Where Donald Trump has been a true innovator is in his willingness to rhetorically combine positions from the isolationist right, the far right, the center right and the center left. If I were running for president, I’d approach politics in the same way: not as a liberal, a conservative, a libertarian or a centrist.
I’d run as an extremist.
The agenda that could actually make America great again would combine the best ideas of the extreme left and the extreme right. This year is probably too soon for such a radical platform, but by 2020 – after more extreme weather, after machines replace more middle-class jobs, after more mass shootings and after much more global disorder – voters will realize that our stale left-right parties can’t produce the needed answers for our postindustrial era. Accelerations in Moore’s law, the market and climate change are transforming the workplace, the environment and nation-states, leaving people feeling insecure and unmoored.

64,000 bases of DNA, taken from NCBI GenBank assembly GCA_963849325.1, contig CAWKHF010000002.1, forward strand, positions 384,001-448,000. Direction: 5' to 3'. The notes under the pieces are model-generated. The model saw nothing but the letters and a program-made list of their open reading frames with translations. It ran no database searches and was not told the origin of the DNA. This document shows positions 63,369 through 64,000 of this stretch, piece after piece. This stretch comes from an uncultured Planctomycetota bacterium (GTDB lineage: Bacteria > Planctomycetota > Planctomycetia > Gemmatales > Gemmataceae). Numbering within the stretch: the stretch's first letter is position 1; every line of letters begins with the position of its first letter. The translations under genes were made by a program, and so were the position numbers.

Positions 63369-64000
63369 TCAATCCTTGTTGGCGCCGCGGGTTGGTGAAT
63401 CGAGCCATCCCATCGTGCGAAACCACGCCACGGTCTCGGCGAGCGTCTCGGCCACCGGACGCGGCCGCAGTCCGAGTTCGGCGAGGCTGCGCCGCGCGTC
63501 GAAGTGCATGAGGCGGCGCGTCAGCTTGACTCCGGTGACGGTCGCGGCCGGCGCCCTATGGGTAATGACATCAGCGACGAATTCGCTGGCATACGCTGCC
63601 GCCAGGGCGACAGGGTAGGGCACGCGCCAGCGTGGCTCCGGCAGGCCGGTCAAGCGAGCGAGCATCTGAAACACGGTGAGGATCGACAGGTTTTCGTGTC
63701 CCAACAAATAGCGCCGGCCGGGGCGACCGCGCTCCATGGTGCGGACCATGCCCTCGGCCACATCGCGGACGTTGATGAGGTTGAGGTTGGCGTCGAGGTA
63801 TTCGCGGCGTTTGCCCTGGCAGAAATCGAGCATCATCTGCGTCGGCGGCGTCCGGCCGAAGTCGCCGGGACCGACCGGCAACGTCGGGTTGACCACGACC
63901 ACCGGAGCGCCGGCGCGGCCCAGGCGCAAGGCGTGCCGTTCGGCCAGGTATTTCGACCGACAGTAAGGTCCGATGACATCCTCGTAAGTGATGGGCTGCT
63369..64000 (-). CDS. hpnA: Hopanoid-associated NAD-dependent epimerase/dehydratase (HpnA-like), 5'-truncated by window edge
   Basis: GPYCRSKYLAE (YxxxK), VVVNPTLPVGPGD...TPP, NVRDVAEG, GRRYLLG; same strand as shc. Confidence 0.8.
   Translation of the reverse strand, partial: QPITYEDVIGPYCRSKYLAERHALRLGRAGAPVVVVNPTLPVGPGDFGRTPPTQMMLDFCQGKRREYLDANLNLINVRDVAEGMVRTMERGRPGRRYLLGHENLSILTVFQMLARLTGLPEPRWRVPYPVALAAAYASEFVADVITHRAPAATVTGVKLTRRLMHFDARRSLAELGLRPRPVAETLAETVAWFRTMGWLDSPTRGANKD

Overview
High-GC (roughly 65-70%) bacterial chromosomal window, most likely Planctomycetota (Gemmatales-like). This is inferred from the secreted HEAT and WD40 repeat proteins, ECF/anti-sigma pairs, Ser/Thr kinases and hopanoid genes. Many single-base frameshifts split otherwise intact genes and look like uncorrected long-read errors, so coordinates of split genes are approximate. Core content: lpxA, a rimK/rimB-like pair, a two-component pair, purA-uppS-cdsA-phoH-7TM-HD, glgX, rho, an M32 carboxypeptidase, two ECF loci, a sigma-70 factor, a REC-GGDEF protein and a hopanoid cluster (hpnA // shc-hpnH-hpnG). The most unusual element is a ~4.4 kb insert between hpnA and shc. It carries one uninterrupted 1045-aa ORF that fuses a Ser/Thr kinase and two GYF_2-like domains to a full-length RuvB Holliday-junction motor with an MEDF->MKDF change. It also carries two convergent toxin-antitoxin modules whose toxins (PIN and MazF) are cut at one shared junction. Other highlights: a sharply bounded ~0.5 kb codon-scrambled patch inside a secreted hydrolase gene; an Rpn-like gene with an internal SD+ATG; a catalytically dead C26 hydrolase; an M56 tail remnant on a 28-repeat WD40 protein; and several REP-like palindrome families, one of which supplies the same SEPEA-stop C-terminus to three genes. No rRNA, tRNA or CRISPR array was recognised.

It’s time for a true nonpartisan extremist, one whose platform combines the following:
We need a tax system that shrinks what we don’t want – carbon, sugar and bullets – and incentivizes what we need. If we slash corporate taxes, many more companies will want to locate here, and the ones domiciled here will have the incentive to bring home foreign profits and plow them into research and new business lines.
In sum, our slow growth, inequality and national security challenges require radical solutions: strengthening safety nets, curbing the bad environmental and health behaviors that are bankrupting us and paying for it all by sharply incentivizing risk-taking, innovation, investment and hiring.
That calls for a nonpartisan extremist for president who’s ready to go far left and far right – simultaneously. That’s my 2020 vision, and in four years the country just might be ready for it.